She could stop storms in their paths, multiply bread and feed every starving child. She could do it now.
But it's not time yet, says the wind, blowing stronger, whipping her robes around her until they're the enemy, preventing her from taking another step.
And yet she stumbles further.
She thinks perhaps she knows how it should end, but all she can see there is darkness, and death, and she is nowhere near sure she's strong enough.
She sits and thinks about death and Rome and desire, and all the good she would do if there were only time, and if only people listened.
Whenever she's visited John, since she was child fresh out of Egypt until this last time at the Jordan, John has explained that people won't listen. John, with a voice that could fell trees and ignite nations. People won't listen, and so she will fail.
She walks further into the wilderness, away from failure and from success, into the heart of the mystery that whispers belovedchild and gives her glimpses of a world where grown-ups sit at God's feet like children, learning, playing.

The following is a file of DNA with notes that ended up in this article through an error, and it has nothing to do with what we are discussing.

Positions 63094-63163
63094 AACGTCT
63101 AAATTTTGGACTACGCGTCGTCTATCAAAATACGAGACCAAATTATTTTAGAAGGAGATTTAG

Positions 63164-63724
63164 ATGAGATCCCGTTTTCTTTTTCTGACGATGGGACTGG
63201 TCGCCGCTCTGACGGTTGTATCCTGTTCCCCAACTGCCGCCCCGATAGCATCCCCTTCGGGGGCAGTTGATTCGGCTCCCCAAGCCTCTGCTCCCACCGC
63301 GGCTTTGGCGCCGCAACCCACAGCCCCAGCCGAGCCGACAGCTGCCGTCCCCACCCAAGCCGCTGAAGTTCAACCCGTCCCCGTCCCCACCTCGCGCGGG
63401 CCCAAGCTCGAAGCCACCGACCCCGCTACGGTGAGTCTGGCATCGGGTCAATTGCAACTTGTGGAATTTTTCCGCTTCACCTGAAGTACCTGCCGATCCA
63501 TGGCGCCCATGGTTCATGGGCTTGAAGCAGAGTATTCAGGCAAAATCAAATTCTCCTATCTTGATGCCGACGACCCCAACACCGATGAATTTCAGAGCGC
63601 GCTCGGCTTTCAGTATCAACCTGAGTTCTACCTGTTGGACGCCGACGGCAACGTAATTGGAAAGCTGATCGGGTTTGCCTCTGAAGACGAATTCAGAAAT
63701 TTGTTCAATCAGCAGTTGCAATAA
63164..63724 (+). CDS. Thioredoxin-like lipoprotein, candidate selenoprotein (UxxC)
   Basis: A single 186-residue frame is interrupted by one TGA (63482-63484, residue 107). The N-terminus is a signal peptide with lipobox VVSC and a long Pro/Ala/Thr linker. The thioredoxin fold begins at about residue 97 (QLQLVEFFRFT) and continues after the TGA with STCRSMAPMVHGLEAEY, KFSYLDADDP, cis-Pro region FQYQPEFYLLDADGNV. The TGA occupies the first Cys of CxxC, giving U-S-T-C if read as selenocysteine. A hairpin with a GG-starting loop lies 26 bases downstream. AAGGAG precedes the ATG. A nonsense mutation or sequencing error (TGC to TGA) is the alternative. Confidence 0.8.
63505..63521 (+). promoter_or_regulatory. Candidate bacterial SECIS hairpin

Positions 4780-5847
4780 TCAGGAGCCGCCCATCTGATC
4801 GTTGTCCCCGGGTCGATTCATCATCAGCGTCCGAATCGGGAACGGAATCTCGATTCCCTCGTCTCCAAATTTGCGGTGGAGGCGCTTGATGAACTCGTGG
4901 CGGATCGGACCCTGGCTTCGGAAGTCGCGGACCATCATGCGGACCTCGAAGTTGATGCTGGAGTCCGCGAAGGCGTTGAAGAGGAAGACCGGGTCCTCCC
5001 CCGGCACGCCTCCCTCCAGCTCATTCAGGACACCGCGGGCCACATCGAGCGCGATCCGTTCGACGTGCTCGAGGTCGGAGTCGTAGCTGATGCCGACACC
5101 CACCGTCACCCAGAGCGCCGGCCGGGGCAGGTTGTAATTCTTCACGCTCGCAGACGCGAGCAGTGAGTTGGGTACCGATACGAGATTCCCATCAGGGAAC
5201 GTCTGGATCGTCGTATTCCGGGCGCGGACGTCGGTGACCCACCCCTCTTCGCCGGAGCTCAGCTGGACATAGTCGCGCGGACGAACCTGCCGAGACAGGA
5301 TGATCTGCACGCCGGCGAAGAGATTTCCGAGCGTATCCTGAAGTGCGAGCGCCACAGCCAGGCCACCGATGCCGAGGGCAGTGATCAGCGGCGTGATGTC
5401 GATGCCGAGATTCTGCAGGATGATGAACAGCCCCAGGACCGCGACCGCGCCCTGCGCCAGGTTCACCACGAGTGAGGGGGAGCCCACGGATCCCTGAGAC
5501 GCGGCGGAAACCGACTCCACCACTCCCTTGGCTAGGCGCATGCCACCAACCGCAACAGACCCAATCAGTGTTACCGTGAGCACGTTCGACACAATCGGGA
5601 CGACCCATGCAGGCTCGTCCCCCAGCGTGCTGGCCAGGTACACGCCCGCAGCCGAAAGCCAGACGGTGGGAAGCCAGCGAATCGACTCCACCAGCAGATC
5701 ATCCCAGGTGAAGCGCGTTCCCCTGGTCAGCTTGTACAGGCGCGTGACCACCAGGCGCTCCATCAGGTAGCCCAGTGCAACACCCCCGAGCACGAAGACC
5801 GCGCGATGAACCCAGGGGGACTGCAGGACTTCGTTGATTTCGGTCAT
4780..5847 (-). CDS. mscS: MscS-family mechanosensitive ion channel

The shape of her body is strange and growing stranger. Muscled, weak, tired, restless. She walks, she doesn't know how far, and the wind blows up around her. At night she lies down, but doesn't sleep. She listens, and the desert tells nothing.
She thinks maybe she can recognize this body as her own, for the first time.
God saw her in the Jordan, and God was pleased with what God saw.
If she saw God doveshaped and lovely, maybe God, too, saw her as she really is.
Her feet hurt, and then become calloused, and then she loses them altogether, has no sense of them belonging to her. Then her hands, and her voice, and her beard and her hair and her eyes and her ears. There is still something that's her (belovedchild) but it's shapeless and starving.
She longs for braided bread and fresh fish, but there is nothing but dust and stones.
If she ate a stone (like an infant, innocent) or two or three or three thousand, she would feel full. If she changed the rocks to bread, she would be full. She can feel the shape of it (in that part of her that isn't hand or foot or voice or even thought, but Power), silt and sediment becoming wheat and oil. It would be easy. It would be nothing.
And she would be full and forget what hunger means.
She must remember hunger, must remember starvation, hollow agony, and the feeling that she would do anything, anything, to stifle that pain for a moment. She would cheat, or steal. She might murder, and she wouldn't even know when the Sabbath was to care if she broke it.